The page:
What are the flow switches?
Flow switches are devices that monitor the flow through a channel and send a “trip signal” to various devices in the system, such as pumps.
The pump can be indicated by the flow switch to shut down or turn on. Some of the general uses are for the protection of the pump, protection of the cooling circuit and alarms for flow rates that are too high or too low.
Difference between Flow switches and Flowmeters:
The main difference between Flow switches and flowmeter is how they function.
The flowmeter continuously measure flow rates and user have to monitor these flow rates through monitoring devices attached to it or through the control system. Flowmeters themselves test the flow rate to detect if there are any issues, as and when rather than at a fixed set point.
While flow switch performs a designated operation example: pump) at a predetermined setpoint.
Types of flow switches:
Flow switches are also available of various types, such as flapper or paddle, target or disk or vane, diaphragm, shuttle, piston, etc.
1. Flapper or Paddle Type:
The flow switch consists of a paddle/flapper device hanging with the flat surface facing the direction of flow through a hinge. A permanent magnet is connected to this end; a reed contact above this magnet is located outside the fluid flow.
A second magnet with opposite poles produces the force needed to reset the switch to its original/normal starting point, i.e. a the no-flow location.
The force behind the flow causes the paddle/flapper assembly to swing away when the flow rises. This causes the magnet’s position to change in relation to the reed contact, triggering the contact.
2. Diaphragm Type Flow Switch
In construction, diaphragm type flow switches are similar to DP switches. The only difference is that there is a gap that allows fluid to flow through the transition between the inlet and the outlet port, while it is completely closed in DP switches.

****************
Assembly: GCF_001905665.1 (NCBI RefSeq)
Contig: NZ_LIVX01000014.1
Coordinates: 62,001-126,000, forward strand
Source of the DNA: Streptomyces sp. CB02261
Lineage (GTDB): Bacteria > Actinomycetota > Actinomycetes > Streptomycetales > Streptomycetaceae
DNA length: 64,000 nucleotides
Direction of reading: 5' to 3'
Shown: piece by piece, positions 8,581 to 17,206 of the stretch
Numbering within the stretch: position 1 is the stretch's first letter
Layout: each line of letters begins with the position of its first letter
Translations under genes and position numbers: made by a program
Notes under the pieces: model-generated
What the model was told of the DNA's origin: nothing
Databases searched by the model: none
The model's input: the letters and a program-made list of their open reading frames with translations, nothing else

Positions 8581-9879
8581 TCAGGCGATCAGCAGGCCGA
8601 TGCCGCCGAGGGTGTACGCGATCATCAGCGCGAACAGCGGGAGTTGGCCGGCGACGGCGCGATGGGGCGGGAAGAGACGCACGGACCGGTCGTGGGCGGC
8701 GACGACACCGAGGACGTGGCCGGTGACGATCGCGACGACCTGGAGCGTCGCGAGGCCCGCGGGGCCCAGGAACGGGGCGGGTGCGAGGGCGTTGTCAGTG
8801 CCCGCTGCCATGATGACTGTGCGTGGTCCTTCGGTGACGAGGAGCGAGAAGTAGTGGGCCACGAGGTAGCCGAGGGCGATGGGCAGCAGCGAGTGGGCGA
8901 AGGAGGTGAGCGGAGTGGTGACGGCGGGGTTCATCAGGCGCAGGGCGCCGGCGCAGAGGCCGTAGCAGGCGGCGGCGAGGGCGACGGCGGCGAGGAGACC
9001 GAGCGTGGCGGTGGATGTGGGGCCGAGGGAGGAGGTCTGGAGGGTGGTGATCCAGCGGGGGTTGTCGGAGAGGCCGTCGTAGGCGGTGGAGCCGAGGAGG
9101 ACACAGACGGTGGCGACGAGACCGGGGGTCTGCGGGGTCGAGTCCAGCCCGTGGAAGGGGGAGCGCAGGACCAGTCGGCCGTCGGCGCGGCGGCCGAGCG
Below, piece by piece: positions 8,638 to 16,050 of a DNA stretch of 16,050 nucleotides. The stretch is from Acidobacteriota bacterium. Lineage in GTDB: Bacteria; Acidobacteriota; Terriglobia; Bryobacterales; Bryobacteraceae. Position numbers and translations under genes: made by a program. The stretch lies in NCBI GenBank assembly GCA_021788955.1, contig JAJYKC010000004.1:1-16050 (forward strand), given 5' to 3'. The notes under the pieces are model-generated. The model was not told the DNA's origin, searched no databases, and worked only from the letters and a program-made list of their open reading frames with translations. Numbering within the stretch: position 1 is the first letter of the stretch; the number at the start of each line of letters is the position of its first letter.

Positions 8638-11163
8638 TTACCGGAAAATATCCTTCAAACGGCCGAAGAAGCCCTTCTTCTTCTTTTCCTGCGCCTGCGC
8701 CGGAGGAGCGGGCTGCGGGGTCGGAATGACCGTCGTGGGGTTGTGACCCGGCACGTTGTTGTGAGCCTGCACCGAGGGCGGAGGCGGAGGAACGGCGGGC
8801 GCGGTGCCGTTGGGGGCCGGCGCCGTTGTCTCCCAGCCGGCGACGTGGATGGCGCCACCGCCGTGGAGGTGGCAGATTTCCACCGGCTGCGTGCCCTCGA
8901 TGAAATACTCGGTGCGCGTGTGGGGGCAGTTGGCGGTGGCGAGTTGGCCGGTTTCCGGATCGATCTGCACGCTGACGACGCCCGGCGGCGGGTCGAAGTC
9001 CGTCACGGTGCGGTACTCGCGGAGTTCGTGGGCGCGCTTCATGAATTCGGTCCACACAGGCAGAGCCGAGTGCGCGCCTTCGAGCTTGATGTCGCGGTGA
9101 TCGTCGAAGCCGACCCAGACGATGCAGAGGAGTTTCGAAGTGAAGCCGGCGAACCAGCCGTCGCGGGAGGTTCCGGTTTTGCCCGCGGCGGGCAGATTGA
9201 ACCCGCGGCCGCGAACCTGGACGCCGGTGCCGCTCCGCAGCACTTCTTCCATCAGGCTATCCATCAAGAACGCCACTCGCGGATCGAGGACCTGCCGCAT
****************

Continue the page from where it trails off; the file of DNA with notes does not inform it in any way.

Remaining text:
Installing these switches allows the inlet port to be on the same line as the outlet port. The liquid flow usually takes a zigzag route inside the switch body when this is completed. This effect results in a significant drop in pressure, which happens when a liquid flows through the flow switch.
The spindle begins to rise or fall depending on the extent of the flow due to the movement of DP across the self-created orifice of the switch housing and the compression spring connected to the diaphragm assembly via a spindle.
3. Shuttle Type Flow Switch:
Shuttle style flow switches operate because of DP or the velocity of the liquid acting on a disk on the concept of a moving force.
A shuttle at the bottom and a magnet just above the disk are connected to the disk. The shuttle body’s upper part (spindle) is working against a spring of compression or gravitational force.
The shuttle is displaced as the liquid flow increases to the actuation area. This shuttle operates the reed switch inside the unit stem when displaced by fluid flow; the shuttle returns when the flow decreases and sits on the port seat.
4. Piston Type Flow Switch:
In this type of switch, a piston is positioned in the flow path.
The piston has a permanent magnet in it and travels with the piston. The magnet actuates the hermetically sealed reed switch mounted outside the mechanical structure but magnetically attached when and as long as the DP is strong enough to press the piston upside-down against the spring force.
The diameter of the piston-metering ground determines the clearance of the bypass and the point of action is set.